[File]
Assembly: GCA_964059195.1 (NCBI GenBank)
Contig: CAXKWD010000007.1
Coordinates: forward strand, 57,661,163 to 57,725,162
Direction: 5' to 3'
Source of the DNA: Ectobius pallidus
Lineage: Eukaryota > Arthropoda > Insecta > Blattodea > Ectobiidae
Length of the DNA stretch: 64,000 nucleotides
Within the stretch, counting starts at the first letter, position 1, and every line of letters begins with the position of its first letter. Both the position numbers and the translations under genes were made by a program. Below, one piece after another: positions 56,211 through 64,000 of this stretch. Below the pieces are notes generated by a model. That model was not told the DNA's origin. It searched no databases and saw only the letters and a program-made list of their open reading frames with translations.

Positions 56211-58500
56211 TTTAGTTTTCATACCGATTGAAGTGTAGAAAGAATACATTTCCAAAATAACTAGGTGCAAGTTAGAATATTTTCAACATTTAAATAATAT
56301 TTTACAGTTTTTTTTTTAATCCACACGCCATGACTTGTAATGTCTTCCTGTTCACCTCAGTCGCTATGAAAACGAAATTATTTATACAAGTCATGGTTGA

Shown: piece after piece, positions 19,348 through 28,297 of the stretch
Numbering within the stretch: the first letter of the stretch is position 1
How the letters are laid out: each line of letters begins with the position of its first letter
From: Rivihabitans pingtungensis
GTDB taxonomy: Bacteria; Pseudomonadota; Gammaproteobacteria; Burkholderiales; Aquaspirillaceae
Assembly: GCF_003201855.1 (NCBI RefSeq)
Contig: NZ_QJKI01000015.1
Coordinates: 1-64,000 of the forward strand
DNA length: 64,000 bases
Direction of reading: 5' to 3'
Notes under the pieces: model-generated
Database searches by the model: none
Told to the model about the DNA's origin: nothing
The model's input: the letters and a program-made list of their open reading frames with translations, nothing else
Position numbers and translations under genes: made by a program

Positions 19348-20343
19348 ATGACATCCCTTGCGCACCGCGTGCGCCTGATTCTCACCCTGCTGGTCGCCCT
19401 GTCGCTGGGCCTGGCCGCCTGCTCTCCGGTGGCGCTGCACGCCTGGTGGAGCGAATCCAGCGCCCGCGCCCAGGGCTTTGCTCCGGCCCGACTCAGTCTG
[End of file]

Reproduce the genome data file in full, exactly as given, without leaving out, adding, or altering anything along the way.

Assembly: GCA_964059195.1 (NCBI GenBank)
Contig: CAXKWD010000007.1
Coordinates: forward strand, 57,661,163 to 57,725,162
Direction: 5' to 3'
Source of the DNA: Ectobius pallidus
Lineage: Eukaryota > Arthropoda > Insecta > Blattodea > Ectobiidae
Length of the DNA stretch: 64,000 nucleotides
Within the stretch, counting starts at the first letter, position 1, and every line of letters begins with the position of its first letter. Both the position numbers and the translations under genes were made by a program. Below, one piece after another: positions 56,211 through 64,000 of this stretch. Below the pieces are notes generated by a model. That model was not told the DNA's origin. It searched no databases and saw only the letters and a program-made list of their open reading frames with translations.

Positions 56211-58500
56211 TTTAGTTTTCATACCGATTGAAGTGTAGAAAGAATACATTTCCAAAATAACTAGGTGCAAGTTAGAATATTTTCAACATTTAAATAATAT
56301 TTTACAGTTTTTTTTTTAATCCACACGCCATGACTTGTAATGTCTTCCTGTTCACCTCAGTCGCTATGAAAACGAAATTATTTATACAAGTCATGGTTGA

Shown: piece after piece, positions 19,348 through 28,297 of the stretch
Numbering within the stretch: the first letter of the stretch is position 1
How the letters are laid out: each line of letters begins with the position of its first letter
From: Rivihabitans pingtungensis
GTDB taxonomy: Bacteria; Pseudomonadota; Gammaproteobacteria; Burkholderiales; Aquaspirillaceae
Assembly: GCF_003201855.1 (NCBI RefSeq)
Contig: NZ_QJKI01000015.1
Coordinates: 1-64,000 of the forward strand
DNA length: 64,000 bases
Direction of reading: 5' to 3'
Notes under the pieces: model-generated
Database searches by the model: none
Told to the model about the DNA's origin: nothing
The model's input: the letters and a program-made list of their open reading frames with translations, nothing else
Position numbers and translations under genes: made by a program

Positions 19348-20343
19348 ATGACATCCCTTGCGCACCGCGTGCGCCTGATTCTCACCCTGCTGGTCGCCCT
19401 GTCGCTGGGCCTGGCCGCCTGCTCTCCGGTGGCGCTGCACGCCTGGTGGAGCGAATCCAGCGCCCGCGCCCAGGGCTTTGCTCCGGCCCGACTCAGTCTG